We compare our methods with the following prior methods and their combinations: learning without forgetting (LwF) (Li & Hoiem, 2018), attention transfer (AT) (Zagoruyko & Komodakis, 2017) and unweighted feature matching (FM) (Romero et al., 2015).222 In our experimental setup, we reproduce similar relative improvements from the scratch for these baselines as reported in the original papers. We do not report the results of Jacobian matching (JM) (Srinivas & Fleuret, 2018) as the improvement of LwF+AT+JM over LwF+AT is marginal in our setups. Here, AT and FM transfer knowledge on feature-level as like ours by matching attention maps or feature maps between source and target layers, respectively. The feature-level transfer methods generally choose layers just before down-scaling, e.g., the last layer of each residual group for ResNet, and match pairs of the layers of same spatial size. Following this convention, we evaluate two hand-crafted configurations (single, one-to-one) for prior methods and a new configurations (all-to-all) for our methods: (a) single: use a pair of the last feature in the source model and a layer with the same spatial size in the target model, (b) one-to-one: connect each layer just before down-scaling in the source model to a target layer of the same spatial size, (c) all-to-all: use all pairs of layers just before down-scaling, e.g., between ResNet and VGG architectures, we consider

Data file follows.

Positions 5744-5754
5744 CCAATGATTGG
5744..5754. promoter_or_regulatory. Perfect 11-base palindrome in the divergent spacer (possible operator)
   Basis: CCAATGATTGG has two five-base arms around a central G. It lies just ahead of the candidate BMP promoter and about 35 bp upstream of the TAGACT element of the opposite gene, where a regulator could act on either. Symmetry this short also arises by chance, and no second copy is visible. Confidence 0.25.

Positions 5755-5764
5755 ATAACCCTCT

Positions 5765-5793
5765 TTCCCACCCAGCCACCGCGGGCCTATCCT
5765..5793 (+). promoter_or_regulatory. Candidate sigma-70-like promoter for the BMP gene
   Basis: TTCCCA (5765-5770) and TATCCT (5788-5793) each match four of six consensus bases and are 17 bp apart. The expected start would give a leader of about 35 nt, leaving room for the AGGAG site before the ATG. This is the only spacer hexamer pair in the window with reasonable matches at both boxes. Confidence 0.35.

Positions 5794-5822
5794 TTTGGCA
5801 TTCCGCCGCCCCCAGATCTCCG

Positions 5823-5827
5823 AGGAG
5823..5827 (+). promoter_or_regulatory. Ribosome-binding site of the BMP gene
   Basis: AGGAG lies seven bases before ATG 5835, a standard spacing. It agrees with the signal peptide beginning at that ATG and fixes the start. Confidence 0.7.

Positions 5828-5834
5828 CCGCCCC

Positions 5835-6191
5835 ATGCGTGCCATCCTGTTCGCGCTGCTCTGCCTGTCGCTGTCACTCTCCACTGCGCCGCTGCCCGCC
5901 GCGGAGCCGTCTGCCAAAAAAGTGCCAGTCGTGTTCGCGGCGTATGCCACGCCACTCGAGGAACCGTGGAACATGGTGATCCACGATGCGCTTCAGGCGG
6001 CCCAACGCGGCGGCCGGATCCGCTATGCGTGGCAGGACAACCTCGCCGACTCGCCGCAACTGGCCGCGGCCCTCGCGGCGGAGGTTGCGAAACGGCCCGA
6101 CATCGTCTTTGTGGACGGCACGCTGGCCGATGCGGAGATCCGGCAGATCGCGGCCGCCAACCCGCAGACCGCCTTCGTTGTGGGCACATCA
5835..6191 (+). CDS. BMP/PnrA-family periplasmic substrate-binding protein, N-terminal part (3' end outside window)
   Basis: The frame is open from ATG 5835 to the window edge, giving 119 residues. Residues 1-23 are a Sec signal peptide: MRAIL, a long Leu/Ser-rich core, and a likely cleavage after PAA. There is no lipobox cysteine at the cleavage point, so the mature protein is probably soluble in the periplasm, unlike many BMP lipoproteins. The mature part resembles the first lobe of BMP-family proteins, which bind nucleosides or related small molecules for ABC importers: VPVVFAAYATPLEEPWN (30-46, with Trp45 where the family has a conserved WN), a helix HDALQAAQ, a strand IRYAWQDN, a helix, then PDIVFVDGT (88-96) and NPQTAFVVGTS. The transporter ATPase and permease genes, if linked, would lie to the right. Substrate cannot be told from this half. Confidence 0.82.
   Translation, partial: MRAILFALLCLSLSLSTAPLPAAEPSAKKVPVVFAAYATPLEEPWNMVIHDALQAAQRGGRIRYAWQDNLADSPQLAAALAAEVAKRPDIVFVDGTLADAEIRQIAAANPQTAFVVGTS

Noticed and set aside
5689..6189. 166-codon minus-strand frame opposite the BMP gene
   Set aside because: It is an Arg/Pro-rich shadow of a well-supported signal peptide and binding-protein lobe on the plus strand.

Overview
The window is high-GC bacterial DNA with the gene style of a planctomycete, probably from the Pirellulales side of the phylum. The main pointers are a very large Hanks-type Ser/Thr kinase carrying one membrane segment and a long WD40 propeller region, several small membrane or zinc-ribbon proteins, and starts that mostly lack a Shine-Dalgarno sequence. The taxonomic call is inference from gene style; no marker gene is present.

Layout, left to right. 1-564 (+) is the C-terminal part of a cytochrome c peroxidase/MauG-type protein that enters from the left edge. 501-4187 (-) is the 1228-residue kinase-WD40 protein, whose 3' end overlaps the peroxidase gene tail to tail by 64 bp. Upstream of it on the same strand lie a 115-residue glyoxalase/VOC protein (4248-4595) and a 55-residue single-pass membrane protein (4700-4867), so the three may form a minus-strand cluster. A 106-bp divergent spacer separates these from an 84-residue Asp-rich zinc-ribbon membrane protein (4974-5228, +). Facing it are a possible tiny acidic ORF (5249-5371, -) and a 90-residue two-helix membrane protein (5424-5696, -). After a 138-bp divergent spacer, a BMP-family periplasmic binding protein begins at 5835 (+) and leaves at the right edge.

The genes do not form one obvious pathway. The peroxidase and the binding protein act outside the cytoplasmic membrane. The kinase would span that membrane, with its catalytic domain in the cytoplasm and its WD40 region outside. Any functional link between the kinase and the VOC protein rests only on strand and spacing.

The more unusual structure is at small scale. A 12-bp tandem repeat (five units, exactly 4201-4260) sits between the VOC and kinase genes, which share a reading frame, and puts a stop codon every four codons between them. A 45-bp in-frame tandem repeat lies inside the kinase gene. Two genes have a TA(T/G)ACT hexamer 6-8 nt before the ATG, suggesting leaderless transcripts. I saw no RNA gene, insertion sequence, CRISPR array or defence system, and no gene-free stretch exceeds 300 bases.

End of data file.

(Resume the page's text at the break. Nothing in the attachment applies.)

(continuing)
pairs. For matching features of different spatial sizes, we simply use a bilinear interpolation. These configurations are illustrated in Figure